Two Wrongs

Forecasting Antarctic Sea Ice

Forecasting Antarctic Sea Ice

At the time of writing, there is an upcoming question on Metaculus asking whether for every day of September 2023, the Antarctic ice will be at an all-time low for that day of the year .

For context, this is the 2023 Antarctic sea ice extent compared to a curve that represents the all-time low for every day of the year1 The minimum curve is more wiggly than the real one, because it’s composed of many small parts of curves from previous years – the parts where that year was the minimum for that day.:


I thought, Hey – this will be easy! We can just subtract the 2023 data from the all-time low on the corresponding days, and surely the end result will be an unbiased random walk with independent increments, so we can use theory from coin flips to estimate the answer to the question!

Here’s that transformation. The parts where the curve is above zero represent when 2023 ice extent was above the historic minimum in March–April.


As long as we’re playing eyeball statistics, it does look sort of like an unbiased random walk with independent increments2 Maybe the trained eye will recognise that it might be a little too smooth – we’ll get to that.. We are looking for the probability that it continues to stay below zero for the duration of September (shaded).

If we draw a straight line continuing the current trajectory, then it will go over zero at some point in September, but that is a crude way to deal with a random walk, which doesn’t just continue doing its thing – it wiggles around.

So the next step would be to look at the distribution of step sizes:


It is not the cleanest distribution in the world, but if we squint it’s kinda symmetric. It has a mean of -0.00297 and a standard deviation of 0.0387, which means as a random walk at the end of September, it would have a drift of -0.178 and a standard deviation of 0.300 – not exactly unbiased, but for a first conservative estimate, we can probably treat it that way and then adjust our probabilities upward a little to account for drift.

I know at least two ways to estimate the probability of a random walk reaching a level, and they are the same as in the previous barrier problem. The probability of an exceedance is, by one method, 0.003 %. The other method only tells us it’s “not lower than 0 %”.

Both methods effectively imply that the 2023 sea ice extent is guaranteed to be an all-time low for the duration of September. Any time our models say something is guaranteed or impossible – that’s a good time to reevaluate our assumptions.

These are the step sizes over the year so far:


For now, let’s focus on one observation3 I.e. ignore the heteroskedasticity – the fact that the variation seems to be varying.: there’s a long streak in the first 100-ish days that looks like it’s mainly above zero, and then that streak is replaced by a long streak that’s mainly below zero. If steps are independent, we should be surprised to see that.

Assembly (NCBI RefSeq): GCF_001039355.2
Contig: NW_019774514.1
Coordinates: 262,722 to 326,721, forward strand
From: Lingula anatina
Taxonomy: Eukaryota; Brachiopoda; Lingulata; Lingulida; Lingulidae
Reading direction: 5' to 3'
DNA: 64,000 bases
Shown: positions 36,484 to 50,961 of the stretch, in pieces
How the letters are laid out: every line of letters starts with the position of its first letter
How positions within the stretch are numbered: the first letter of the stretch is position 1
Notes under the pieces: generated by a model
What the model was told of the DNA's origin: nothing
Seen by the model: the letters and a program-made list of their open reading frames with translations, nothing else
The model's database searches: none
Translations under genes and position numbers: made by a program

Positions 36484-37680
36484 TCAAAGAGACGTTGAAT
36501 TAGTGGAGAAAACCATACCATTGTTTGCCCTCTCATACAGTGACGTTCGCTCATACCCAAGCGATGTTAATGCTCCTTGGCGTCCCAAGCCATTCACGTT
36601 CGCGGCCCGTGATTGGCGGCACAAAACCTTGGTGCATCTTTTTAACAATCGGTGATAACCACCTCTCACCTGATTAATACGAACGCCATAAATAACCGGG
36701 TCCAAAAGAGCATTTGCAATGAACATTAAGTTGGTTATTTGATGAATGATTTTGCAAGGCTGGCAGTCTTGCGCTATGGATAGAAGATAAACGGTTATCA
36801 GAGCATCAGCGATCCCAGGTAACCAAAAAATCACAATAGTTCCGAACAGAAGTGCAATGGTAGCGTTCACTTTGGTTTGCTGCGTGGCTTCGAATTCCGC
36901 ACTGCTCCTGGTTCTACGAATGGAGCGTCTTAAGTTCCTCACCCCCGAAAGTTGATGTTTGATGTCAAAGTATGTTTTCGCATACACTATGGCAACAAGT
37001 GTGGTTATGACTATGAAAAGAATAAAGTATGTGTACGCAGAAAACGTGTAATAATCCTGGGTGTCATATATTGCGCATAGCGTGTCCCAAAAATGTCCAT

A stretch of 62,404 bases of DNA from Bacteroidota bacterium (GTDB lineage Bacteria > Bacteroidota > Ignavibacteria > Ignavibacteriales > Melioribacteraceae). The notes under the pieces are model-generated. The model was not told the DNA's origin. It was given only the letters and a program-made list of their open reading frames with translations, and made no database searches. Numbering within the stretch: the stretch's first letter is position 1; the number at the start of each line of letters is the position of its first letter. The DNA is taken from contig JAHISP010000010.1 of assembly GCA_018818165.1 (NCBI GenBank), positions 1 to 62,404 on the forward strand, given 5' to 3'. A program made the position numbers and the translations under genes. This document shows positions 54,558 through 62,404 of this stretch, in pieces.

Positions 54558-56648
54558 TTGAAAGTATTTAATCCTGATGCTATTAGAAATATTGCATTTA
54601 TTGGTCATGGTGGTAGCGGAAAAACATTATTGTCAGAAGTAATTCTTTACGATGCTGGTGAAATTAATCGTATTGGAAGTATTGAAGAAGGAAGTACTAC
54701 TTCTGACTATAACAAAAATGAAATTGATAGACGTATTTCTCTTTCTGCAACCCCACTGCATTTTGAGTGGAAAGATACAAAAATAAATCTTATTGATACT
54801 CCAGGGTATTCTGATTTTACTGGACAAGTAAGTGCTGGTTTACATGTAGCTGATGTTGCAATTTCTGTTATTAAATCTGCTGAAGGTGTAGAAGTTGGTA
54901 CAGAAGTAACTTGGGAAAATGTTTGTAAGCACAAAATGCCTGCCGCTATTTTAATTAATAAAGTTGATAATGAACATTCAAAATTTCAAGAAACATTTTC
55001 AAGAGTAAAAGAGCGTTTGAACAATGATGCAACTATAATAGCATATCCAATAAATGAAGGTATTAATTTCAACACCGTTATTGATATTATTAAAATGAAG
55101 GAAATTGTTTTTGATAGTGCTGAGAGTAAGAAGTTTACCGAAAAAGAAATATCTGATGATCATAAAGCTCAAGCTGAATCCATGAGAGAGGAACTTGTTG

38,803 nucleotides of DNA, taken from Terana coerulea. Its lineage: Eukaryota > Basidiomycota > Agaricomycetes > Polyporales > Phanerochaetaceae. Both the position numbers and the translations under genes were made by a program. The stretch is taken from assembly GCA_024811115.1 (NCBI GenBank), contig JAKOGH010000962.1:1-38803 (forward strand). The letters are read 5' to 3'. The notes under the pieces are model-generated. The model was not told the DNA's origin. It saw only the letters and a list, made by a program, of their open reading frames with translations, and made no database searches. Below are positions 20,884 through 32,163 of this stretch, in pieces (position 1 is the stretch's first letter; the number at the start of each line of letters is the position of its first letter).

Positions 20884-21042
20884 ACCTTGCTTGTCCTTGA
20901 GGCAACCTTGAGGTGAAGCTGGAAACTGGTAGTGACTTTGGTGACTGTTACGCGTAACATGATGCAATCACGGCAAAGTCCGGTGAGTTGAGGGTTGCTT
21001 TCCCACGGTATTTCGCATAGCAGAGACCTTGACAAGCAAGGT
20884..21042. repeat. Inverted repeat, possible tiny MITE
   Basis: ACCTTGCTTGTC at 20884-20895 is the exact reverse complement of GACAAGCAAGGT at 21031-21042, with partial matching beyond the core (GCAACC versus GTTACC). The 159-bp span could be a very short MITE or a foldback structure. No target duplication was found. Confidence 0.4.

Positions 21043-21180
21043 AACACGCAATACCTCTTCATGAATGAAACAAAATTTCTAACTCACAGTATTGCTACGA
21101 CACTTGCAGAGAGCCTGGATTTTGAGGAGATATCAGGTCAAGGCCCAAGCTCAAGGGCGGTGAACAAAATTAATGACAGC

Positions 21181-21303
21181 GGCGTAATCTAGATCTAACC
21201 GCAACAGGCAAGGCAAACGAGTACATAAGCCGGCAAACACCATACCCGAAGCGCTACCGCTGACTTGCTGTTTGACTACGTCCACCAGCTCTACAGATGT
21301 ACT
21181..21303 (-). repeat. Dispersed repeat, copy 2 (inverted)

Let’s see the correlation between two subsequent steps:


Look at that first-order autocorrelation! A negative step is pretty likely to followed by another negative step, and vice versa. That means once the random walk starts turning upward, it can gather some momentum – and maybe even exceed zero by September.

There are various theoretical models that deal with autocorrelated random walks, but any time we don’t know an appropriate theoretical model by heart, resampling is always an option. Instead of picking out random steps from the history of steps, we pick out blocks of 20 steps at a time from history. When we pick blocks, we get much of the autocorrelation for free!4 Accidentally, this will also capture the heteroskedasticity. Resampling is an amazing technique.

As an example, here we have five replications resampled from the history.


For context, if we added the step replications to the plot of the original data, it would look something like


Which looks sort of what we would expect it to. Now, what happens if we add many more such replications?


Most of these replications don’t go over the previous minimum in September. Whatever the real trajectory of ice coverage will be this year, it’s likely going to follow one of the central paths, but there is a small chance it will take one of the highest paths and exceed the previous minimum already in September.

If we ask the computer to generate a boatload of such paths, we find that roughly 1.4 % of them are beyond the minimum at some point in September. Because this model obviously does not capture all nuances and driving forces behind sea ice extent changes, I’m going to play it safe and forecast slightly less confidently – maybe in the 96–98 % range that this September will be an all-time low throughout.

Why did we subtract the 2023 numbers from the lowest ice extent curve? Wouldn’t it be possible to resample directly from the original curve for 2023? Yes, but then we would need to account for seasonality some other way. By dealing with the difference against the all-time low curve, we got seasonality adjustment for free.

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